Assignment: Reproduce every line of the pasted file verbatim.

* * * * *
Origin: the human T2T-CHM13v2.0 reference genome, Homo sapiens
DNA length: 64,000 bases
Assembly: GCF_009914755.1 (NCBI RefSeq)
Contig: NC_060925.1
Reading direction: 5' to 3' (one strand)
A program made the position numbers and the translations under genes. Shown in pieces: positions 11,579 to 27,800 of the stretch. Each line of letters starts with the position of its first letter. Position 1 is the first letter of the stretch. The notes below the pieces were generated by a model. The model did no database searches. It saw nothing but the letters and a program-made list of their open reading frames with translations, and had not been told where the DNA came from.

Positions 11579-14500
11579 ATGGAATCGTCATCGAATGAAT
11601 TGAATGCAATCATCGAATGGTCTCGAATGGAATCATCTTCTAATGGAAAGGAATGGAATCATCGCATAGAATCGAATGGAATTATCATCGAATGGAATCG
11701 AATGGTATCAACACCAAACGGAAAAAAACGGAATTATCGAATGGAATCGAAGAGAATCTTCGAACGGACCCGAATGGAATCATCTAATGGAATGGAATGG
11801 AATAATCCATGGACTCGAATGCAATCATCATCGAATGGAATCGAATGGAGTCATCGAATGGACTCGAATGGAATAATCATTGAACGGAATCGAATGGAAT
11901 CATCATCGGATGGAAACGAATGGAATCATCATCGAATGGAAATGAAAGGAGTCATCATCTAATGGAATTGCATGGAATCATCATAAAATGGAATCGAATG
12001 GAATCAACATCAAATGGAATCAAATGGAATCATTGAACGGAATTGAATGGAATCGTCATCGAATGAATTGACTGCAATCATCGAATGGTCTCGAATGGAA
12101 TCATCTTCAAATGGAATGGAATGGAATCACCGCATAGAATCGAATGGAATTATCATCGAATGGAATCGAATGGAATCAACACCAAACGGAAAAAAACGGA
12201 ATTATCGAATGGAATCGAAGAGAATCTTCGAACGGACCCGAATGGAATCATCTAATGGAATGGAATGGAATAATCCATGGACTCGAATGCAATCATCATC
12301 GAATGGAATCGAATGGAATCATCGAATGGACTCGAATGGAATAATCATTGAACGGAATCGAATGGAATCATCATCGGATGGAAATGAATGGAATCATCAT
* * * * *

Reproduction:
Origin: the human T2T-CHM13v2.0 reference genome, Homo sapiens
DNA length: 64,000 bases
Assembly: GCF_009914755.1 (NCBI RefSeq)
Contig: NC_060925.1
Reading direction: 5' to 3' (one strand)
A program made the position numbers and the translations under genes. Shown in pieces: positions 11,579 to 27,800 of the stretch. Each line of letters starts with the position of its first letter. Position 1 is the first letter of the stretch. The notes below the pieces were generated by a model. The model did no database searches. It saw nothing but the letters and a program-made list of their open reading frames with translations, and had not been told where the DNA came from.

Positions 11579-14500
11579 ATGGAATCGTCATCGAATGAAT
11601 TGAATGCAATCATCGAATGGTCTCGAATGGAATCATCTTCTAATGGAAAGGAATGGAATCATCGCATAGAATCGAATGGAATTATCATCGAATGGAATCG
11701 AATGGTATCAACACCAAACGGAAAAAAACGGAATTATCGAATGGAATCGAAGAGAATCTTCGAACGGACCCGAATGGAATCATCTAATGGAATGGAATGG
11801 AATAATCCATGGACTCGAATGCAATCATCATCGAATGGAATCGAATGGAGTCATCGAATGGACTCGAATGGAATAATCATTGAACGGAATCGAATGGAAT
11901 CATCATCGGATGGAAACGAATGGAATCATCATCGAATGGAAATGAAAGGAGTCATCATCTAATGGAATTGCATGGAATCATCATAAAATGGAATCGAATG
12001 GAATCAACATCAAATGGAATCAAATGGAATCATTGAACGGAATTGAATGGAATCGTCATCGAATGAATTGACTGCAATCATCGAATGGTCTCGAATGGAA
12101 TCATCTTCAAATGGAATGGAATGGAATCACCGCATAGAATCGAATGGAATTATCATCGAATGGAATCGAATGGAATCAACACCAAACGGAAAAAAACGGA
12201 ATTATCGAATGGAATCGAAGAGAATCTTCGAACGGACCCGAATGGAATCATCTAATGGAATGGAATGGAATAATCCATGGACTCGAATGCAATCATCATC
12301 GAATGGAATCGAATGGAATCATCGAATGGACTCGAATGGAATAATCATTGAACGGAATCGAATGGAATCATCATCGGATGGAAATGAATGGAATCATCAT